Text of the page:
The most important information we have about Joseph is not that he was a dreamer; it was that Joseph was a righteous man, a just man. A just person puts his or her relationship with God before all else in life and cares for people as God would care for them. In scriptures, someone who is just reflects God's compassion.

We all know the story so well. Joseph was about to marry a beautiful young girl. Then he learned that she was pregnant. He was devastated. He must have been heart broken. His life must have appeared to be shattered. Now Jewish Law would come to the aid of a man in his situation. The offending woman would be tried, and most probably killed. If there were extenuating circumstances and she was lucky, she would be cast out of society, and treated with scorn the rest of her life, a pariah, an outcast, forced to beg for food for herself and her child.

Joseph was a just man. Joseph was a compassionate man. He would not do this to the girl. He would not expose Mary to the law. He was certain that God couldn't possibly want that to happen. He would send her away to a distant relative where she could live somewhat of a normal life with the child. Treating Mary with kindness was more important than his rights before the Law.

There is a great deal that we need to learn from St. Joseph. So many times we invoke the law of the land rather than consider how God is calling us to behave. We rush to sue someone who has offended us instead of consider how we can settle the situation in a Christ like way. We hide behind the law as we tear apart families.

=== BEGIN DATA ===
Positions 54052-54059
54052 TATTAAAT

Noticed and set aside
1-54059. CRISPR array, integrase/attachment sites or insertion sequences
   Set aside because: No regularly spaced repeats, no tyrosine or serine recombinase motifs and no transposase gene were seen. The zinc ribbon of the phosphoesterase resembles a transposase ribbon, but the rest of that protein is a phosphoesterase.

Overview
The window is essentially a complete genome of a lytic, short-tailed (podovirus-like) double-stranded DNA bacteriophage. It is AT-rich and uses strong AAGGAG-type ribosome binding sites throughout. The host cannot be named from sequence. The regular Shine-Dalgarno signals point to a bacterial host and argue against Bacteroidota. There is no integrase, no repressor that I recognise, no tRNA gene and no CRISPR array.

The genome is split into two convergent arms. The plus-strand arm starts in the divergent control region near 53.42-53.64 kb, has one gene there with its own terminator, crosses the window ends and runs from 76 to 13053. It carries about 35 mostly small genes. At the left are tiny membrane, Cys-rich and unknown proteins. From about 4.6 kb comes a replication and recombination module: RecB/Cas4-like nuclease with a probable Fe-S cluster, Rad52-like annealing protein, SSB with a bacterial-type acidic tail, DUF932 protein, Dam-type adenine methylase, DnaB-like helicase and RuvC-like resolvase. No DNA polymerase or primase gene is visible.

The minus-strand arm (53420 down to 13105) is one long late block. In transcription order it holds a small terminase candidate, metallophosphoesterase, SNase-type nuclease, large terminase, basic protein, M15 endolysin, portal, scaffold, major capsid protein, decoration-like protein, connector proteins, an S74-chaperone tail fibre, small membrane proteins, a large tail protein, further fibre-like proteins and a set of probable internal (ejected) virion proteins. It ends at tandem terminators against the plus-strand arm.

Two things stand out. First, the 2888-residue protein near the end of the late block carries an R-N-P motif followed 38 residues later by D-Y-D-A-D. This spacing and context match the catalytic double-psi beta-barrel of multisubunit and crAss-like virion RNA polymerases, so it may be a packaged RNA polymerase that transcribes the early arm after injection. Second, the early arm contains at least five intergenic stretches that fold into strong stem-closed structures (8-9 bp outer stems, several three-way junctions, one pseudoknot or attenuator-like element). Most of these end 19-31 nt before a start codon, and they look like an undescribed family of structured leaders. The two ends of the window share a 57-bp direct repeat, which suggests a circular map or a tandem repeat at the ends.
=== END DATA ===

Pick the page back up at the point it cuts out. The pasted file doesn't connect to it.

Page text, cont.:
The basic problem is that there are many Americans who place country before God. St. Paul tells us that in Philippians 3:20 that our citizenship is in heaven. God comes first, then country. What we need to do as Catholics is work hard that our country's laws reflect the law of the Kingdom. What we should never do is invoke the law of the land over the law of God.

Joseph was exposed to ridicule. Some people had to have known that Mary was pregnant and that Joseph was not the father. Joseph had the law on his side. But Joseph was just. He was compassionate. He asked himself, "What would God want me to do?" Then he made the decision to protect Mary, even though at that point in his mind, it appeared that she had offended him. He would send her away where she could be safe. It was after Joseph made the decision to do what God would want him to do, that the angel appeared to him in the dream. He was not only to care for Mary and the child. Joseph was to name the child. This child would really, perhaps not physically, but really be Joseph's. The Church recognizes that by becoming the father of the Holy Family, Joseph became the father of the Universal Church. Joseph is one of our greatest saints. His greatness flows from the fact that Joseph was righteous. Joseph was just. Joseph was compassionate. Today we pray to St. Joseph to give us the courage to be righteous. Give us the courage, St. Joseph, to choose the way of the Kingdom of Love over the ways of the kingdoms of man.

Readings of the day:
First Reading:
Second Reading:

This material is used with permission of its author, Rev. Msgr. Joseph A. Pellegrino, Diocese of St. Petersburg, FL. Visit his website


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St. Wilfrid's Parish, Toronto